“In the spring, a young man’s fancy turns to thoughts of love” says Alfred, Lord Tennyson in his poem Locksley Hall, and evidently, so does a young woman’s. However, when parental units deliberately withhold delicate information from their children, disaster can and will happen, as is evidenced in the Tony Award-winning rock musical version of Spring Awakenings, book by Steven Sater and music by Duncan Sheik, based on the little produced play by Frank Wedekind – now showing at Stray Dog Theatre.
Set mainly at a boarding school in Germany in the late nineteenth century, the story begins when virginal young Wendla, fresh on the heels of becoming an aunt for the second time in her young life, asks how that miraculous event even happens. Her skittish mama skirts the issue by only telling her that babies happens when a man and his wife love each other, and it seems that all the town’s other girls get the same treatment from their moms. Meanwhile, wunderkind Melchior is busy calming best bud, Moritz, who, lately, is having trouble concentrating and fears that he is going insane because of these strange erotic dreams he has at night. Melchoir assures him that it happens to all young men, and quickly whips up a guide on all things sexual, complete with illustrations.
When Melchior meets Wendla, their schoolyard banters turns serious as they realize that their bodies have developed a language of their own that kicks into high gear whenever they are near each other. Naturally, as teens are wont to do, they experiment, with smartypants Melchy leading the way. Meanwhile, the headmasters at the school, sensing the strange shift in the air, determine that the only way to focus their young students minds back to their studies is to flunk out a scapegoat, mainly the unfocused Moritz. Thus, a chain of events is set into motion that devastatingly and forever changes the lives these young children, most of who baarely understand what has happened. Justin Been directs, helping us bridge the gap between yesterday (the story of innocent youth) and today – (the music and lyrics of an angsty generation). Musical direction by Chris Petersen, leading an awesome rock band, complete with a string quartet, is tight and never over-bearing (although once again some lyrics are lost due to the struggles of mic amplication in the Stray Dog space) . The set by David Blake is my favorite Stray Dog set to date, and lighting by Tyler Duenow and costumes by Alexandra Scibetta Quigley aptly straddle the classical and the contemporary. Choreography by J.T. Ricroft is unabashedly contemporary, and fits the indie-rock-inspired music like a glove.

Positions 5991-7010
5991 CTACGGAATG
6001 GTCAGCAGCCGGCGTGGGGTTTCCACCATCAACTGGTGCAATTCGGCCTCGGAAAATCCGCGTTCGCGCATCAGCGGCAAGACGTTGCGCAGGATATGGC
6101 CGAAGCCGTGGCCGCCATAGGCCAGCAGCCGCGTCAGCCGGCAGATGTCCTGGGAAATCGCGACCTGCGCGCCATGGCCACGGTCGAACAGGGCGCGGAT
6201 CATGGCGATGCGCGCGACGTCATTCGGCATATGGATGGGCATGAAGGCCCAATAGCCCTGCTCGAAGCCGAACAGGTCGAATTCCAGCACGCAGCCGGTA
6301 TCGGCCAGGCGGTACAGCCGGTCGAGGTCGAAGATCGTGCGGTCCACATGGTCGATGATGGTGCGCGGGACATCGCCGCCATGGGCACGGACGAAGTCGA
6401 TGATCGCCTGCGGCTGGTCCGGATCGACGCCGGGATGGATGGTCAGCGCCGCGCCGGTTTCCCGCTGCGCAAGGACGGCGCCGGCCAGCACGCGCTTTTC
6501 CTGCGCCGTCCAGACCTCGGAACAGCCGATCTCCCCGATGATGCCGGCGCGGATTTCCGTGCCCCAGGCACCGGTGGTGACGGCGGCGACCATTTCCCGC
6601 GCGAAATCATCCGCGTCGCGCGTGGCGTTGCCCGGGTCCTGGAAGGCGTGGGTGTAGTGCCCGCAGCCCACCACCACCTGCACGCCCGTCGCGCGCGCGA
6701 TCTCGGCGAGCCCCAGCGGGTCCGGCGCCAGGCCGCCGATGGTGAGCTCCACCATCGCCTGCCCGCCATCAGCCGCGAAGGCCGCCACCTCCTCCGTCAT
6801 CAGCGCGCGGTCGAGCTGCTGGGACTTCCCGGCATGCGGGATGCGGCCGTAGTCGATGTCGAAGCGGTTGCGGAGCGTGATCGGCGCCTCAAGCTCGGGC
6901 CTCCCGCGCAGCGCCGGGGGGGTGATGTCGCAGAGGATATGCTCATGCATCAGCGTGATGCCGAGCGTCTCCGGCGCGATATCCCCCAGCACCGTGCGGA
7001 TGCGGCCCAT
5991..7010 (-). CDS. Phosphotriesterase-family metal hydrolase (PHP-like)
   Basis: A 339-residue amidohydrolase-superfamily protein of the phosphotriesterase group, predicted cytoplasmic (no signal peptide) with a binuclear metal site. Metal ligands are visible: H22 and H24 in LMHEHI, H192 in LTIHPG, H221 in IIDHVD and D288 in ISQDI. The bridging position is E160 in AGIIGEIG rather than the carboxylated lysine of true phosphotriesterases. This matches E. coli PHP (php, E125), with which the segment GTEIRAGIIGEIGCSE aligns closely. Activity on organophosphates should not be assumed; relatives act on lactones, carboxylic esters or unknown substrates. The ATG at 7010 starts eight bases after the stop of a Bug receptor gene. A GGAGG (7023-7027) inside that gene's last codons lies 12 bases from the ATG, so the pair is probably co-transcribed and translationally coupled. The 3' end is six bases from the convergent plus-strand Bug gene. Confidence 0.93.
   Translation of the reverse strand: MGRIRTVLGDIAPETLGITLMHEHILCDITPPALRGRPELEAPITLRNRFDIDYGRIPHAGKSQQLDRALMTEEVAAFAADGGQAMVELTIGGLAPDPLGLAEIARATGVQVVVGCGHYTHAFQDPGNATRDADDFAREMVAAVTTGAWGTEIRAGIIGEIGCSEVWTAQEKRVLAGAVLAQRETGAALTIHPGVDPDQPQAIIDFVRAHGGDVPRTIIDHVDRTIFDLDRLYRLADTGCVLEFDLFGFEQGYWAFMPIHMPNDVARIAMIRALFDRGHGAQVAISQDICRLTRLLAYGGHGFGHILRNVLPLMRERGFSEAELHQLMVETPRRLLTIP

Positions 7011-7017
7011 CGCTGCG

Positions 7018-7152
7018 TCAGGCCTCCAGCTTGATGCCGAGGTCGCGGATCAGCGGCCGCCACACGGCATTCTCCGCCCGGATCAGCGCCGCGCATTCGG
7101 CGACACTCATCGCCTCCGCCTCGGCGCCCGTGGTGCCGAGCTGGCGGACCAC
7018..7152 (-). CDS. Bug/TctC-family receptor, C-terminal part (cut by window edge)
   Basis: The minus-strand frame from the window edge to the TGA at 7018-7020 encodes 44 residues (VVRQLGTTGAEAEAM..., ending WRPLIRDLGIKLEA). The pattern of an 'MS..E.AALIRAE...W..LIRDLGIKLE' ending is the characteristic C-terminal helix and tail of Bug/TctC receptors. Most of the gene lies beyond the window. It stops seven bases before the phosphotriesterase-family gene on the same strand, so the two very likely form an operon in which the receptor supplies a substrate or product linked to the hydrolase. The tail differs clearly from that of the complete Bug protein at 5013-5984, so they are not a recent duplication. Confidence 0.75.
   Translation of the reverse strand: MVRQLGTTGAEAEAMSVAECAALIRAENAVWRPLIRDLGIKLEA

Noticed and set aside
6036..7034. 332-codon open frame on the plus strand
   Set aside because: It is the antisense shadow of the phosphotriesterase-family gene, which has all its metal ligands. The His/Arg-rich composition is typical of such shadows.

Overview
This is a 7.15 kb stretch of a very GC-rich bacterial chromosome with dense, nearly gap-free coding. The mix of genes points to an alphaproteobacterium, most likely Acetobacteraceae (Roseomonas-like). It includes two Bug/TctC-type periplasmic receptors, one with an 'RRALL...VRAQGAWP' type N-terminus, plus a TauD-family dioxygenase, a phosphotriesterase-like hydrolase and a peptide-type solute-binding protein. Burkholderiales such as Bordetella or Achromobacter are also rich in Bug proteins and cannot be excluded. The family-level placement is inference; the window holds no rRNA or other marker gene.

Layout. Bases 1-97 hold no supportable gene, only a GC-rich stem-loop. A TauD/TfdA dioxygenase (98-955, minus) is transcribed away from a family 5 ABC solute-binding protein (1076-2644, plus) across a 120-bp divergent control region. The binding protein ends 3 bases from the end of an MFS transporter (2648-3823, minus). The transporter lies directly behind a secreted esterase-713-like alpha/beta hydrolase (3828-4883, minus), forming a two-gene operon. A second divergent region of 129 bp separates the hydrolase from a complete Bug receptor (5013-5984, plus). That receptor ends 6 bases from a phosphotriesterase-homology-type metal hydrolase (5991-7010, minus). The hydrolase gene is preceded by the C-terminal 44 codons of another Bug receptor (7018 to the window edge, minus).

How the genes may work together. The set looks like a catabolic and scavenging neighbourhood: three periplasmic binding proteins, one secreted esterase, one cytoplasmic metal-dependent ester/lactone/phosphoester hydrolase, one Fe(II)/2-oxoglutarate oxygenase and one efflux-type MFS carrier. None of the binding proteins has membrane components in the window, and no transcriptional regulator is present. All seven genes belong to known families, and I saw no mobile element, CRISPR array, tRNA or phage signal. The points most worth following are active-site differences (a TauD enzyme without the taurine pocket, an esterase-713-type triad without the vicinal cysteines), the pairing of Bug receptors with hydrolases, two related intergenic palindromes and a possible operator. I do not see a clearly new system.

A vibrant, young (and mostly unknown, to me) cast all sing and deliver well as an ensemble, and they are obviously very much in touch with the material – most probably having dealt with these same feelings not too very long ago. Zach Wachter as the brilliant Melchoir has the right sense of both leadership and detachment, which allows him to burst into both outrage and shattering sorrow – and his singing voice is clear and strong. Melissa Southmayd as Wendla, is all sweetness, naïvete, and budding womanhood, and her singing voice matches Wachter’s well in clarity. Ryan Foizey as Moritz has a great manic energy, but when sorrow hits him in the second half, it’s palpable, and pitiable. Both Meadow Nguy as Martha and Anna Skidis as Ilse have powerhouse solos that are among the best in the show, and Jan Niehoff and Keith Thompson handle the roles of ALL of the adult characters in the town with skill – both the sympathetic ones and the simply terrifying ones.
Fine supporting work is given by the rest of the ensemble, all who have shining moments of their own: Paul Cereghino, C. E. Fifer, Evan Fornachon, Anthony Christopher Milfelt, Natalie Sannes and Sabra Sellers.
Obligatory warning: There is a tiny bit of nudity, and some language, assuredly all of it enhancing the story, but so ya know: it happens.
If you haven’t had a chance to see this Tony award-winning show, you should consider heading to this fine production before it sells out. Spring Awakening continues at Stray Dog Theatre in Tower Grove Abbey through October 20th. For tickets or more information, visit straydogtheatre.org , or call 314-865-1995.